5 Tips To Reduce Income Tax For Canadian Entrepreneurs

5 Tips To Reduce Income Tax For Canadian Entrepreneurs

The end of 2019 is fast approaching – but you still have time to maximize your tax breaks! Unfortunately, trying to figure out exactly what you owe the government (or what they owe you) isn’t always a fun process.

Here are 5 simple tips to help you save money, and ensure your tax bill is no more than it needs to be.

Consider Incorporating Your Business

Many sole proprietors incorporate because of tax breaks. In Canada, the best known of these is the Small Business Tax Deduction.

With this deduction, the income of qualifying Canadian-held corporations is taxed at a reduced rate. The tax rate for qualifying private corporations is 10.5%, while the rate for other types of corporations is 15%.

It’s important to note that incorporating your business for taxation purposes should only be done if your business has experienced considerable growth. Your business should have significant income to offset the costs of incorporation, and also to leave enough of your earnings to benefit from this tax break.

For example, if your incorporated business’ profits for the year are $50,000, and you take $50,000 from the corporation in salary – then your profits will end up being  taxed as your personal income. This renders your company’s incorporation for tax purposes pointless.

Home-Based Deductions

If you operate your business out of your home, then you have some big advantages when it comes to income tax.

In addition to the Business Use-Of-Home Deduction, home-based business owners can deduct a portion of certain expenses, such as heat, electricity and home insurance. And, if you own your home, you can also deduct portions of your property tax and mortgage interest!

You can read more about these deductions here.

Donate To Charity

When you donate to charity, everybody wins.

Not only is your donation great for the organizations that receive them, but you also receive an impressive federal tax credit of nearly 30%, with some provinces offering additional credit.

The CRA has a charitable donation tax credit calculator, that lets you enter your donation data and tally up the exact credit you will receive. It’s important to note that donations typically have to be over $25, and that the charity must be registered for you to receive a tax receipt. Here’s a handy tool that can help you find the right registered charity for you.

Split Your Income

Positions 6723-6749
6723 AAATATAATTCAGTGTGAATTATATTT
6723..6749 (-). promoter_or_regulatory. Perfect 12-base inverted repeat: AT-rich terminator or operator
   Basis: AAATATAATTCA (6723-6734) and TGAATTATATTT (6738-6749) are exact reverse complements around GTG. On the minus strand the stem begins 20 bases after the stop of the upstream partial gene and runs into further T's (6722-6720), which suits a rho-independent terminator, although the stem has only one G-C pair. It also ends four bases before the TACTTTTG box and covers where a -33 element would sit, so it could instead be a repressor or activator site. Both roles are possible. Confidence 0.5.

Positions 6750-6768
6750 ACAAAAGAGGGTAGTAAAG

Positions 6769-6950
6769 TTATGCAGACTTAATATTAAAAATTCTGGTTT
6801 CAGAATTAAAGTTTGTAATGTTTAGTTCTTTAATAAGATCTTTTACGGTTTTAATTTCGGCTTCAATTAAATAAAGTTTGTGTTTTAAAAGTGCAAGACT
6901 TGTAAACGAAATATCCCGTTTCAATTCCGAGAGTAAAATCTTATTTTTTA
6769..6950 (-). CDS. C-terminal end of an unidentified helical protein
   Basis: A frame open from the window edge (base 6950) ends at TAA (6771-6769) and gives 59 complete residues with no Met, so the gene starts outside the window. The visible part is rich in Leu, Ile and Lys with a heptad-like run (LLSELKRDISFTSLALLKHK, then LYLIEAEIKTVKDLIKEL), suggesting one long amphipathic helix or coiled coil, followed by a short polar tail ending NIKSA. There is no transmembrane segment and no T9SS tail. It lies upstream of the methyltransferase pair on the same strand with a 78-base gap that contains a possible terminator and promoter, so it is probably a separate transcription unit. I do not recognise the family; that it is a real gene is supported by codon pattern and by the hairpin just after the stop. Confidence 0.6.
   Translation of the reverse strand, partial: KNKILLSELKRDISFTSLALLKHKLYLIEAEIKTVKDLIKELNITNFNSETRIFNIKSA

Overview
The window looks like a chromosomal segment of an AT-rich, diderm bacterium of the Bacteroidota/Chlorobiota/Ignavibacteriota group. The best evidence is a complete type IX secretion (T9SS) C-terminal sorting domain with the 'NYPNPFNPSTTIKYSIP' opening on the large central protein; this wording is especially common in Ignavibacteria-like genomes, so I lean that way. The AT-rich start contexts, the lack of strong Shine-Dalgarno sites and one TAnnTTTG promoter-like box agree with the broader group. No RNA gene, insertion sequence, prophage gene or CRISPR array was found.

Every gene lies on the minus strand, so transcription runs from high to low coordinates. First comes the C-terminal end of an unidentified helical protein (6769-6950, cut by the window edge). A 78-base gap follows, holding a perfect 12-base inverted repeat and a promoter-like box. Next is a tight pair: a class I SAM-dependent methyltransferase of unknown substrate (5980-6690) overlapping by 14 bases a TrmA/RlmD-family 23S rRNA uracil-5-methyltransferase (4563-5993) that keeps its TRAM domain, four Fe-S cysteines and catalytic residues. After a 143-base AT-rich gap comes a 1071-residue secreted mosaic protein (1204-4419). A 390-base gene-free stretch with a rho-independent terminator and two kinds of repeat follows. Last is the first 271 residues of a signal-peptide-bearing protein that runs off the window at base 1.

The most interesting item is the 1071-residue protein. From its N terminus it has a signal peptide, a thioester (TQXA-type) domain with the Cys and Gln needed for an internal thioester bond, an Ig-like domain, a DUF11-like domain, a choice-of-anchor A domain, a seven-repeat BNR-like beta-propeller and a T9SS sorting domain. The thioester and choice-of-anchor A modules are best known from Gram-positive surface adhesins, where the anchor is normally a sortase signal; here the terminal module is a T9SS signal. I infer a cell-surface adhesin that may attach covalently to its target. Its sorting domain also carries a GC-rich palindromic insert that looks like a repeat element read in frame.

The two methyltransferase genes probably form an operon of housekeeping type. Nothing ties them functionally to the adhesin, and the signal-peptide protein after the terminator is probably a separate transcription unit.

The higher your income, the higher your marginal tax rate in Canada.

By transferring a portion of your income to a family member with a lower income, you can reduce the marginal tax rate on your income. This is an especially powerful tax strategy for small business owners with children of post-secondary school age.

If you intend to employ a family member in your business, keep your claims reasonable and complete all the paperwork as you would when hiring any employee or contractor. Check out Income Splitting for Canadian Businesses to learn more. Ensure your family member is actually contributing to the business in some way and has the skills required for the job they are being paid for.

Defer Your Income

Income is taxed in the year it is received. If you are self-employed or do freelance or consulting work, delaying billings until late December can ensure that you won’t receive payment for work done until the next calendar year. Be sure to make these adjustments within reasonable bounds so that it does not fall foul of the CRA. After all, the intent  with your taxes is to be efficient, not evasive.

Bonus Tip: Using REMITR for your business payments can help improve your company’s cash flow.  With us, you can send payments effortlessly, wherever you do business, for less.

Remitr is the better alternative to cheques, bank visits and wire transfers (they all suck). The Remitr Global Network allows fast, often 1-day, business payments worldwide. Remitr also offers businesses a free Global Business Account for receiving online sales payouts in USD, GBP and EUR – all without the bank fees or the delays.

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